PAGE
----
Who doesn’t love the smell of fried Vampire Squid in the morning? The Crips of American finance were dissed for real in the Wall Street Journal but the Bloods at JP Morgan seem to have gotten off very lightly, without a hint of their manipulation to cover silver shorts. It’s all daytime drama, nobody’s expected to do any time because the layout of the crime is there in black and white and all points back to government’s approval of the entire fraudulent structure on Wall Street.
There’s an incredible amount of material to implicate everyone in the daily crimes and credible analysis that could and should lead to prosecutions abounds but there’s a very good reason for letting obvious crooks get off. Nobody wants to be historically marked as the bad guy who pulled the plug on the good old US of A. Well-oiled monopolies insinuating themselves into every facet of human life was bound to end with a clash of civilisation and “the machine” but there are those who would still have us believe they are gloriously omnipotent.
Greece was set up to fail by Goldman and they’ve done it spectacularly with their team still on site to shepherd illicit profits to the international banks. The head of the IMF got embarrassed from imminent exposure to their role in the scam and protested a little bit too loudly, apparently. The elite illusion of full control when Spain is so enthusiastically erupting to knock down another of their dominoes can only be put down to a bunker mentality from people who’ve probably already invested in a bunker. Whether they know ‘something‘ we don’t and are already living in one to escape Fukushima’s lethal fallout is another matter altogether.
In yet another confirmation that Goldman’s multi-million dollar push to advertise its humanitarian image on various websites has been a colossal failure, the WSJ has just broken news that the firm will shortly be the proud recipient of yet another barrage of legal inquiry in the form of subpoenas relating to its mortgage-related business, only this time not from the SEC but from criminal prosecutors. This stems from Carl Levin’s massive 639 page report which referred the firm to the justice department (and whose findings were summarized best by Matt Taibbi), an escalation which could rekindle not only a civil case against the squid, but also potentially force the new District Attorney to finally lob a couple of criminal indictments here and there, thus guaranteeing that GS stock is about to be pulverized (and cementing those plans to finally MBO the company, as the Fed’s balance sheet has largely served its purpose). The WSJ clarifies: “Subpoenas don’t necessarily mean criminal charges against Goldman or individuals… Read more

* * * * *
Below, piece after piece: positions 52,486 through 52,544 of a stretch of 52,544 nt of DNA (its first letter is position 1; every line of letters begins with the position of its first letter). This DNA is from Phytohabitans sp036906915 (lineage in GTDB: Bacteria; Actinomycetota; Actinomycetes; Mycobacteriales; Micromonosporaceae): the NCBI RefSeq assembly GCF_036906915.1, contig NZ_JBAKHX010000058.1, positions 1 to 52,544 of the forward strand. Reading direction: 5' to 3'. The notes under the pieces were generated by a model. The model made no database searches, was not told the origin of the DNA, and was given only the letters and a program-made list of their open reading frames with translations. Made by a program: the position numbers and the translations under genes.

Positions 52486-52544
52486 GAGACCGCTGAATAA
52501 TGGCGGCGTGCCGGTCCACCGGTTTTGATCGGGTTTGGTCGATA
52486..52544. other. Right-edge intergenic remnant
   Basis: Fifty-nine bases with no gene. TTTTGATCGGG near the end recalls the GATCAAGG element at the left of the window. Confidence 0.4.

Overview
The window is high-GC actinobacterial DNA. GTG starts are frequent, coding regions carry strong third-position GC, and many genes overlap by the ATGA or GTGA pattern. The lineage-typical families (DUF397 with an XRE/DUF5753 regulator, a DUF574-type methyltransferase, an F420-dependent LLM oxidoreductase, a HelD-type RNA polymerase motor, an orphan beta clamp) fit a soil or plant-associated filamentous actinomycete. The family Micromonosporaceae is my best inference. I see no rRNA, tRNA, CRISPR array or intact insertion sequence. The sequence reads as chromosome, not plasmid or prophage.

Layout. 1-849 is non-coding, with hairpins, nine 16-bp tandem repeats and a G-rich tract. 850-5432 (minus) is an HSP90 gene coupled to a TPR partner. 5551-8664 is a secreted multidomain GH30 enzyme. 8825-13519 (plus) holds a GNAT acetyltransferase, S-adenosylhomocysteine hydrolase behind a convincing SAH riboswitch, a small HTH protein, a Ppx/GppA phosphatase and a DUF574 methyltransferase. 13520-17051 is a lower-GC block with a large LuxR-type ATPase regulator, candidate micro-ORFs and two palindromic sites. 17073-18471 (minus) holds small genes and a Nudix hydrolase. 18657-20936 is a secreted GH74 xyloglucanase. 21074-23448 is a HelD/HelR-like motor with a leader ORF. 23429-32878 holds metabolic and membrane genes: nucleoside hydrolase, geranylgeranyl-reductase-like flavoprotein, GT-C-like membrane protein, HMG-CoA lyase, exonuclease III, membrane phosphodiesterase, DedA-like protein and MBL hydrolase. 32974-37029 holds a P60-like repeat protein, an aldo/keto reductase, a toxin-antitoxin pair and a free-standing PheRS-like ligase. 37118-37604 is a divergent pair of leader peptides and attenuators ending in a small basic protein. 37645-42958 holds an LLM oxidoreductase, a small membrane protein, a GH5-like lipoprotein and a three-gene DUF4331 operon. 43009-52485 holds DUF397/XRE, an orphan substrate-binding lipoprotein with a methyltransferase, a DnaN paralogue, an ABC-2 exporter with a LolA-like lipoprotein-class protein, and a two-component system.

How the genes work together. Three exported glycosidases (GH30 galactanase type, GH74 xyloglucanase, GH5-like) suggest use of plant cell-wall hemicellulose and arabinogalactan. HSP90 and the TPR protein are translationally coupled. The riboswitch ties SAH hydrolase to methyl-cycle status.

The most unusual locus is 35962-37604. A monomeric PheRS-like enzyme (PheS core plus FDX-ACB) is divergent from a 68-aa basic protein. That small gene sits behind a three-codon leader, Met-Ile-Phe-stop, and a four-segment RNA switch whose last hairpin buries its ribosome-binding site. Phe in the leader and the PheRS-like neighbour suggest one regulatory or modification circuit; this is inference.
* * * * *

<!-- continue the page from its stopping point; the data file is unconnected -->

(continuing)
UPDATE 21 May:
If you haven’t been paying attention, Goldman Sachs shares have been in freefall.
They lost over 3% today amid a slew of headlines about imminent subpoenas related to Blankfein, the firm’s activities during the crisis, and just generally for being the much-reviled Goldman Sachs.
The stock has lost over 10% in just the last week since Matt Taibbi wrote his latest takedown, costing the firm over $8 billion in market cap.